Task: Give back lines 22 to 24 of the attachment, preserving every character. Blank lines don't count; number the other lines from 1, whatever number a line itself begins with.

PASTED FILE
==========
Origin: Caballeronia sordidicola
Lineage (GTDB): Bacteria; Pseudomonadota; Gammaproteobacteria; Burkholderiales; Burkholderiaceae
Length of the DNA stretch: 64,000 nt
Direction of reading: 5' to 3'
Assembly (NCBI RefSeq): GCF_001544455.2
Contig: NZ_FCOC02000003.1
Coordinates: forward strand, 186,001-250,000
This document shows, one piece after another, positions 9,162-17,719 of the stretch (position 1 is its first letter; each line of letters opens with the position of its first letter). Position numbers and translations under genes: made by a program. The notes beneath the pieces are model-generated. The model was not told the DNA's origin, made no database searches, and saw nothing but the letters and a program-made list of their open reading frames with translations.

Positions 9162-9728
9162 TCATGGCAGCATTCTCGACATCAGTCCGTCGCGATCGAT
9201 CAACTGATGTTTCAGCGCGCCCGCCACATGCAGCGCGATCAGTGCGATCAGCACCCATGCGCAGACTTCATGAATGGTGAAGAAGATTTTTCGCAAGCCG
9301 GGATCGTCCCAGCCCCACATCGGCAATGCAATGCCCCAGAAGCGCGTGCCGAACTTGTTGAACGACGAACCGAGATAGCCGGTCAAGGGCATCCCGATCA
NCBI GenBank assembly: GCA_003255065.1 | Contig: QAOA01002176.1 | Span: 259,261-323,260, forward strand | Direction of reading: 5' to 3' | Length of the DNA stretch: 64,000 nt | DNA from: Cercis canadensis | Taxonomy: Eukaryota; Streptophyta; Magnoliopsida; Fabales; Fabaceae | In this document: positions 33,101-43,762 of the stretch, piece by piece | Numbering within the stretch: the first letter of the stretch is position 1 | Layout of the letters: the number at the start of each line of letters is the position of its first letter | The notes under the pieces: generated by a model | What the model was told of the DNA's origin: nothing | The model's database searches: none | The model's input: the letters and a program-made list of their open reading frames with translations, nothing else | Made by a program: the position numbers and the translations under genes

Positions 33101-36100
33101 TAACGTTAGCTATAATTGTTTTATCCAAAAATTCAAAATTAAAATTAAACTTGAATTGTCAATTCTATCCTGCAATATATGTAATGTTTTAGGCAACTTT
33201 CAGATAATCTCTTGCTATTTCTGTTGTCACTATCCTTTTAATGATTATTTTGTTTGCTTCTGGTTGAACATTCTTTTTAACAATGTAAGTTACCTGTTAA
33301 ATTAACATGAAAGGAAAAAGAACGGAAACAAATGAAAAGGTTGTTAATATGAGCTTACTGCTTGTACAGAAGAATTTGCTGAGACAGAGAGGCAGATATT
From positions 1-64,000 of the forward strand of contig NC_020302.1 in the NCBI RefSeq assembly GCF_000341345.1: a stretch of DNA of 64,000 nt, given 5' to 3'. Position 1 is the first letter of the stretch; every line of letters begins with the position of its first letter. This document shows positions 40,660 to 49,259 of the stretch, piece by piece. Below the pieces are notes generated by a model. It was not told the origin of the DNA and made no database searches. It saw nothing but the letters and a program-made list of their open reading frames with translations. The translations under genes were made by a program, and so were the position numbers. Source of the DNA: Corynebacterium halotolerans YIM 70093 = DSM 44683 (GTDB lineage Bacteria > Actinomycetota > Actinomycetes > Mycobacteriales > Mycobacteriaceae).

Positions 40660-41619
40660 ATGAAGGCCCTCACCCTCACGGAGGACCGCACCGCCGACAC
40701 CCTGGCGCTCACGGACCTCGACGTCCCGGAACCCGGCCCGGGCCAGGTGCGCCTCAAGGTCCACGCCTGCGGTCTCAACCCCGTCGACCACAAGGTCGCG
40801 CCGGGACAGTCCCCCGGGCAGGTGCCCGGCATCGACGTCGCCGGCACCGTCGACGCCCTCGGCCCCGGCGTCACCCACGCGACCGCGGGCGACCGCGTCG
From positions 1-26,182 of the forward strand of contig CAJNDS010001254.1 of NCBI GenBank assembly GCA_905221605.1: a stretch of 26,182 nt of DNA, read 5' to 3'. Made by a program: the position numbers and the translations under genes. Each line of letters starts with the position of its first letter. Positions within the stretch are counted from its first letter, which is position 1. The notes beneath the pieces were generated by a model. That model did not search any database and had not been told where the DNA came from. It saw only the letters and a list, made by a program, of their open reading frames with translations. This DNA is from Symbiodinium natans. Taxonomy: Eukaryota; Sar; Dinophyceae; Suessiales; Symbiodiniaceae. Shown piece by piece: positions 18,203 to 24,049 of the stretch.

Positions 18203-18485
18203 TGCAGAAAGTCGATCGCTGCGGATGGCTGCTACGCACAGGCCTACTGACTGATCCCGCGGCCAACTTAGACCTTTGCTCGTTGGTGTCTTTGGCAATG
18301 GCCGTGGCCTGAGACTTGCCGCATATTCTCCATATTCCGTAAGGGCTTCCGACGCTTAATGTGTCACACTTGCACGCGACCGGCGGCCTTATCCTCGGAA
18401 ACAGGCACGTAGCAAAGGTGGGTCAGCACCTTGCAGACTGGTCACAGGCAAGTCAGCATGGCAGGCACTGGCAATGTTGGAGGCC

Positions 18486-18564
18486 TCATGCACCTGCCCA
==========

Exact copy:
40801 CCGGGACAGTCCCCCGGGCAGGTGCCCGGCATCGACGTCGCCGGCACCGTCGACGCCCTCGGCCCCGGCGTCACCCACGCGACCGCGGGCGACCGCGTCG
From positions 1-26,182 of the forward strand of contig CAJNDS010001254.1 of NCBI GenBank assembly GCA_905221605.1: a stretch of 26,182 nt of DNA, read 5' to 3'. Made by a program: the position numbers and the translations under genes. Each line of letters starts with the position of its first letter. Positions within the stretch are counted from its first letter, which is position 1. The notes beneath the pieces were generated by a model. That model did not search any database and had not been told where the DNA came from. It saw only the letters and a list, made by a program, of their open reading frames with translations. This DNA is from Symbiodinium natans. Taxonomy: Eukaryota; Sar; Dinophyceae; Suessiales; Symbiodiniaceae. Shown piece by piece: positions 18,203 to 24,049 of the stretch.

Positions 18203-18485